If you are a fan of Hoffman’s facility for turning the ordinary into the other worldly, with her asides of historical drama, you will enjoy the story. But this book is not for everyone.

Rather than describe the many twists, I’m directing you to Katherine Howe’s well- written review in the New York Times – “Girlfish.”


Howe clearly outlines the story, and offers a note of caution: Hoffman’s melodrama does get a little convoluted. The story digresses many times with the main characters’ history as well as Hoffman’s views and diversionary soliloquies. I skipped some of the rambling, and wondered why Hoffman did not end after the dramatic fire and rescue scene…
yet, I liked this book – it carried me away…



Mark Slouka’s coming of age story – Brewster – set in the small town of Brewster, New York in the sixties, follows the lives of three unlikely friends: Ray, the abused Jimmy Dean rebel from the other side of the tracks; Karen, the beautiful girl from the good family who falls in love with him, and Jon Mosher, the narrator, a star runner on the high school track team who is battling the guilt of his older brother’s childhood death.

With strains of “Ordinary People” and “Rebel Without a Cause,” Slouka ties the lives together with an examination of how the young friends cope with their families and themselves while the history of the times – Woodstock, Kent State, the Vietnam War – evolves around them. Raw scenes of cruelty, hostility and hatred are countered with loving care and loyalty. As Ray tries to live with an abusive father, while trying to take care of his baby brother, Jon copes with his cold unloving mother who blames him for his brother’s death. The unlikely friendship between the two boys saves them – until the climax when an irretrievable incident threatens to destroy all their lives.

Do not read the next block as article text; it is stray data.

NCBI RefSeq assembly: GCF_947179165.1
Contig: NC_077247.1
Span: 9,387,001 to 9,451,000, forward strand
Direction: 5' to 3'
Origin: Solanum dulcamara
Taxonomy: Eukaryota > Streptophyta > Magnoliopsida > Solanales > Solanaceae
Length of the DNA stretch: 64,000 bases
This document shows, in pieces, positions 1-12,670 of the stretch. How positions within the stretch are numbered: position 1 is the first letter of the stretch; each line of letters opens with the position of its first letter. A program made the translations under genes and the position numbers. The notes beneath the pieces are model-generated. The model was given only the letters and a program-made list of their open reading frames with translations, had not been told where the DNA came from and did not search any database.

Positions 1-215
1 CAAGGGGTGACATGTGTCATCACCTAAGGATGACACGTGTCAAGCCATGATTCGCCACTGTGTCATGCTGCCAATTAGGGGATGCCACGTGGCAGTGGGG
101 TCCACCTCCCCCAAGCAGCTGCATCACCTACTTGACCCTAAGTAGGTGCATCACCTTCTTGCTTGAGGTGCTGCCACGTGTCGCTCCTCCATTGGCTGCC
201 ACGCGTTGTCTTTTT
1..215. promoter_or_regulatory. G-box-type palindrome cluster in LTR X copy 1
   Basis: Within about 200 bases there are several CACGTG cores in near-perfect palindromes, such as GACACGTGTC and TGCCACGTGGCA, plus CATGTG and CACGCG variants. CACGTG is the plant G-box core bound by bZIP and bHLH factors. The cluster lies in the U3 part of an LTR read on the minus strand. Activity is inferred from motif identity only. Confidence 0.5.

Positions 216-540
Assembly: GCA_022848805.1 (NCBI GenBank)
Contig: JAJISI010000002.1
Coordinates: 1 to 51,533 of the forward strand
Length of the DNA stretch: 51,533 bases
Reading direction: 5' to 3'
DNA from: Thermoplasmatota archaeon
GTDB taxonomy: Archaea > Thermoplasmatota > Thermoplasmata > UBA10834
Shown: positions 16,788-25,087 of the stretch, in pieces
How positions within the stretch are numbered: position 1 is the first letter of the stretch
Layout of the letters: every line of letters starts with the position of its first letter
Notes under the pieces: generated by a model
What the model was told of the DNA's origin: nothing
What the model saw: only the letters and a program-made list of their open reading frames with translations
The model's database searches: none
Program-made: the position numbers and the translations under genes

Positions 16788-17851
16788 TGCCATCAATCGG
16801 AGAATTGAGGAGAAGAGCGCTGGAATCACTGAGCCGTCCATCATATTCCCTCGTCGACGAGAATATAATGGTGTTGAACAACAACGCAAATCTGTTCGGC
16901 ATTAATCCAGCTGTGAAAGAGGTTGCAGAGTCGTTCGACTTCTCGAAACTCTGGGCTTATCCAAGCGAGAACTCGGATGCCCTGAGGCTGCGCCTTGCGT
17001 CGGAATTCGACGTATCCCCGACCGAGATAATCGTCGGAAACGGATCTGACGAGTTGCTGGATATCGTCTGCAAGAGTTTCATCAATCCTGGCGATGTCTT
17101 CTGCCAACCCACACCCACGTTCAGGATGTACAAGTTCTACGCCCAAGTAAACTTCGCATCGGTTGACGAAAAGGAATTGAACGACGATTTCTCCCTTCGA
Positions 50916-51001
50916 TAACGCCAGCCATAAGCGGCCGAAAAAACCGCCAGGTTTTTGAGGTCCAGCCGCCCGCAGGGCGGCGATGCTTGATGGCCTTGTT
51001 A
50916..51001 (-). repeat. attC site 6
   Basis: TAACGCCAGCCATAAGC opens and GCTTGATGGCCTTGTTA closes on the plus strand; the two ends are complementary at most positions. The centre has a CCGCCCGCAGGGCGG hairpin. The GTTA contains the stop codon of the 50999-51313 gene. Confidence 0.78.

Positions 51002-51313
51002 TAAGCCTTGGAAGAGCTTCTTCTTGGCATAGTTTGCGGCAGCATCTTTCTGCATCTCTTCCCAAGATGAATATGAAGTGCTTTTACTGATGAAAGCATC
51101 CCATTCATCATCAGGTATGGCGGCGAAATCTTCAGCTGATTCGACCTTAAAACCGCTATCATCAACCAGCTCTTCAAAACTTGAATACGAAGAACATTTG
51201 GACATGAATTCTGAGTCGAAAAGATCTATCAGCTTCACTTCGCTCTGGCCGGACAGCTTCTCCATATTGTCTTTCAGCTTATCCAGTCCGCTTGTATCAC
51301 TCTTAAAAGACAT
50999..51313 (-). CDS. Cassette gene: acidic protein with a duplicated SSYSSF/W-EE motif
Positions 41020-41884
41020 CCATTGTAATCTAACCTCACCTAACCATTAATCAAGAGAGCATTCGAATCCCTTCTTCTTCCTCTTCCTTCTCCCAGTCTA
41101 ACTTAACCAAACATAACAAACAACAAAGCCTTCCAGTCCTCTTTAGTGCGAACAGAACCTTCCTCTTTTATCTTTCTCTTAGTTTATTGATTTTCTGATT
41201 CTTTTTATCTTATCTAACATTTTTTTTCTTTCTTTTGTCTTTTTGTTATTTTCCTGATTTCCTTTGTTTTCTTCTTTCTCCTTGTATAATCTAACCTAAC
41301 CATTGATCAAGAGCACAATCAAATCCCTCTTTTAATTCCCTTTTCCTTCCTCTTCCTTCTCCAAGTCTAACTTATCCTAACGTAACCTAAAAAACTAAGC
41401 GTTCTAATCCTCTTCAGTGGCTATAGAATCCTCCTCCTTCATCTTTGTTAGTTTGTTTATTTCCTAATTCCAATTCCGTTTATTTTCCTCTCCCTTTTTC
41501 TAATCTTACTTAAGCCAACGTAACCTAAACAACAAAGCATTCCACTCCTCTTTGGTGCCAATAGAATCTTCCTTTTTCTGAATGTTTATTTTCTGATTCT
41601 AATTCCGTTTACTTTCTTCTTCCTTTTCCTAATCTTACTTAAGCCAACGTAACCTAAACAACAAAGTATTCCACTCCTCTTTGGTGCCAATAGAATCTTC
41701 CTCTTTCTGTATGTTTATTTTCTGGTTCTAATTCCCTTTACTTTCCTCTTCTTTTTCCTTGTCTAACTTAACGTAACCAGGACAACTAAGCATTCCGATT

A fellow reader’s recommendation had me looking for this book when she described it as “literary fiction. Although I could guess where the story was headed, I still could not stop reading. I kept hoping they would escape Brewster and all that misery. Slouka follows through with a realistic ending, projecting into their adult lives. This is no happy ending, yet the point is made in the last lines of the book that stay with me – focus on how well the race is run, regardless of who wins:

Maybe we’d been meant to lose. Maybe, I thought, but he’d never believe it. He’d be sprawled out next to me, taking up space, and he’d smile that too-late smile and call the world’s bluff. So what if we’d lost? F… it. We’d run it anyway. We’d run it like it mattered.”